Pol Pot and the great reset
Letters from O'Brien #9
Dear Mr Smith,
I was thinking of all the destructive dictators to take power in the 20th century, and as far as I can ascertain, few come close to the level of insanity as Pol Pot. Throughout the 1970s, Pol Pot and the Khmer Rouge waged war across Cambodia, took control of the nation, and turned the once diverse country into a communist dystopia that destroyed a quarter of the population. After seeing the film The Killing Fields once again, I was inspired to do some digging and write about this insanity of the 20th Century.
A common theme amongst historians when discussing the rise of the Khmer Rouge is the illegal, and initially covert, bombing of Cambodia during the Vietnam War. The US military noticed that Viet Cong troops were mysteriously appearing in South Vietnam. With further research it was discovered that the Viet Cong had been using networks across the Cambodian border (a big theme in the film Apocalypse Now). In response to this, the United States began a secret bombing campaign of suspected Viet Cong outposts and supply lines outside of Vietnam, this would become known as Operation Menu.
While this massive bombing campaign had negative impacts on many Cambodians, was it responsible for the rise of Pol Pot and the Khmer Rouge? The answer is yes and no, with an important emphasis on no. The American intervention into Cambodia may have acted as the last straw, or perhaps an amplifier for the rise of an already insane dictator and his hand picked Marxists henchmen.
Given his persona, it would not be too far fetched to imagine Pol Pot and the other leaders of the Khmer Rouge as nothing more than disgruntled farmers who took matters into their own hands. In actuality, this couldn’t be further from the case.
Born into a wealthy family in French Cambodia, Pol Pot (originally Saloth Sar) was an intelligent young man who - thanks to his family - was able to attend many elite schools across Cambodia, and later travel to Paris as an exchange student in the 1940s. It was during his time in Paris that Pol Pot would discover a deep catalogue of Marxists literature, which he spent his time absorbed in, and found a particular fascination for the writings of Stalin. He would later join several Communist organisations in France, where he would be offered many unique opportunities to learn from French and East European intellectuals.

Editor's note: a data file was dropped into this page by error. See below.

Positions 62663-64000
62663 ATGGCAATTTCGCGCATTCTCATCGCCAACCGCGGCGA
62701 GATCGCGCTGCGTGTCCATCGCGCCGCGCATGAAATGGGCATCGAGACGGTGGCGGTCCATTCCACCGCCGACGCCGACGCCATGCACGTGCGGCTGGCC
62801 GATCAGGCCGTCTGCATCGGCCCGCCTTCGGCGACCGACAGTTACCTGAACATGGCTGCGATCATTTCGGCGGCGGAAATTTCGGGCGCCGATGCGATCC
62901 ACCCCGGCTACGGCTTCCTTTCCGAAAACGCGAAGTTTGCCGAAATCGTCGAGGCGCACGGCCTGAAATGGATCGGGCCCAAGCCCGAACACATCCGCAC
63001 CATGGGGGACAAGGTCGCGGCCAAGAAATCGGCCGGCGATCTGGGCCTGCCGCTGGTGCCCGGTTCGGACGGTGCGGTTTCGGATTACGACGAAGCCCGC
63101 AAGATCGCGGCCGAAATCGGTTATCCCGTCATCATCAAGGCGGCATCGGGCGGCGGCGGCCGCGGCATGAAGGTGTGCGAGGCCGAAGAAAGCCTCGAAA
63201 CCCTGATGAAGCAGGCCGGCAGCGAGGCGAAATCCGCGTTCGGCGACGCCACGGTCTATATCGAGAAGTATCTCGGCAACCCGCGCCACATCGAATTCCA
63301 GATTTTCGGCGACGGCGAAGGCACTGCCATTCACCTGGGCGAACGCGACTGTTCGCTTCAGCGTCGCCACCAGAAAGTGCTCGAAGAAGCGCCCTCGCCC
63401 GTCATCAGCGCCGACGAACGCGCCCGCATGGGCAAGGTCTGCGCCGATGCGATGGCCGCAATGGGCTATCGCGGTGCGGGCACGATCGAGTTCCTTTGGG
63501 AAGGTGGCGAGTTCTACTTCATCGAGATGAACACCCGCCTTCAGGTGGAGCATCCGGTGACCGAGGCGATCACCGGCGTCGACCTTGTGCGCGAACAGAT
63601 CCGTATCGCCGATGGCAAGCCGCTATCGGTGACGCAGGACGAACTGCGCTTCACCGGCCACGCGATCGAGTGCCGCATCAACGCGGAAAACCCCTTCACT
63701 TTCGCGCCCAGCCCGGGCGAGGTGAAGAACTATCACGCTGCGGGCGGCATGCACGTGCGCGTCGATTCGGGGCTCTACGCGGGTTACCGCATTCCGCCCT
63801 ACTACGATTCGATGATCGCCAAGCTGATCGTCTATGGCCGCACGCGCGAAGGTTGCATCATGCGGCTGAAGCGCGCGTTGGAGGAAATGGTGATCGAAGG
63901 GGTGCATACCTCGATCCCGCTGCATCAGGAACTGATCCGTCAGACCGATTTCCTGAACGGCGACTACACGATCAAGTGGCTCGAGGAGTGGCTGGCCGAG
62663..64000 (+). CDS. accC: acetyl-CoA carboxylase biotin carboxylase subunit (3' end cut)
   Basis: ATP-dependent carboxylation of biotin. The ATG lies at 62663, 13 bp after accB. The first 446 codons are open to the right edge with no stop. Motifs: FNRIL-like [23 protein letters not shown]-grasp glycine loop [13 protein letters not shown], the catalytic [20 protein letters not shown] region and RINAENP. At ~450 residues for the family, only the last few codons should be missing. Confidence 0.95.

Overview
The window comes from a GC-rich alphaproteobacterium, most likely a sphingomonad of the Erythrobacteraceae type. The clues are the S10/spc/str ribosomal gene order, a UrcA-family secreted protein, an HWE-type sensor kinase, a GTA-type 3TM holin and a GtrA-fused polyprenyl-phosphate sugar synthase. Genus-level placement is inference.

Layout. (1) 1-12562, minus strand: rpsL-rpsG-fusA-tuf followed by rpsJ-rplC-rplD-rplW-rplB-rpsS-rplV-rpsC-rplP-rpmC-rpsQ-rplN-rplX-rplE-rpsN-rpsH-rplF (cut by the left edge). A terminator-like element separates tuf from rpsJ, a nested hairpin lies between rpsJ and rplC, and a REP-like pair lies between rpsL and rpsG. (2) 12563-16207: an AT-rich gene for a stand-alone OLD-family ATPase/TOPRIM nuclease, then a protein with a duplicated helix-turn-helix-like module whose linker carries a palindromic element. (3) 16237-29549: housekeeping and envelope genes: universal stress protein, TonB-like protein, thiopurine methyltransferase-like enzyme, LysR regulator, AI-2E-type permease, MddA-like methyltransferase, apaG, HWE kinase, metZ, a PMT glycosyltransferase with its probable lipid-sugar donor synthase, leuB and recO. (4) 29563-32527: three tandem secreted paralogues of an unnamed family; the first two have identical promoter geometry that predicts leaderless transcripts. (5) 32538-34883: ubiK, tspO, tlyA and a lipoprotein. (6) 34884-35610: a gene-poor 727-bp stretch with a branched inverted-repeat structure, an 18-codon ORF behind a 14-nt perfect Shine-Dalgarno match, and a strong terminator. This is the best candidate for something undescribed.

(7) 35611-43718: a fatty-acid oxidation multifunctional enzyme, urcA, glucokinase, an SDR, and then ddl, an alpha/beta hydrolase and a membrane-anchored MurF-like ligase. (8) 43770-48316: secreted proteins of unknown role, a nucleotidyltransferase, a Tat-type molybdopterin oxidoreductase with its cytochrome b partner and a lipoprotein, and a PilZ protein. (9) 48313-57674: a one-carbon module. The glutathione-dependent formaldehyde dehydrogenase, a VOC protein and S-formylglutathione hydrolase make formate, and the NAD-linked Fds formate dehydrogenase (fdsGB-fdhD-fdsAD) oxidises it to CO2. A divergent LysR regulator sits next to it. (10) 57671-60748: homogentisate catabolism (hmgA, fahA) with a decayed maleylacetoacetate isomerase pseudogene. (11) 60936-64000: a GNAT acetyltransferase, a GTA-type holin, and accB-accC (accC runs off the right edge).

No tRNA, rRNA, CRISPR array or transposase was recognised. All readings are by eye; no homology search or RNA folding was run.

This is often left out of history, and so too is Pol Pots close connection to Khiea Samphan - an economist from Cambodia who also travelled to Paris where he became a Communist - who would later return to Cambodia and serve as Pol Pots henchman. Samphan - like Pol Pot - was given the opportunity to study at the prestigious Sorbonne in Paris in 1950.
PLANS IN THE OPEN
While studying for his PhD, Samphan not only became an active Communist around Paris, but found himself within a circle of Khmer intellectuals who had Marxist ambitions for Cambodia. This group was known as the ‘Cercle Marxiste’, and would become influential in more mainstream French socialism in the 1950s (such as influencing the This would influence Samphans own studies. He would turn his doctoral thesis in this same direction; titled ‘Cambodias Economy and Industrial Development’, the thesis highlighted the economic lacking of Cambodia, and the need for massive reforms. It was heavily based on Dependancy Theory and Marxist-Leninism, advocating for a reformation of Cambodia into an agricultural nation, which would be spurred on by the labour of ‘city dwellers’.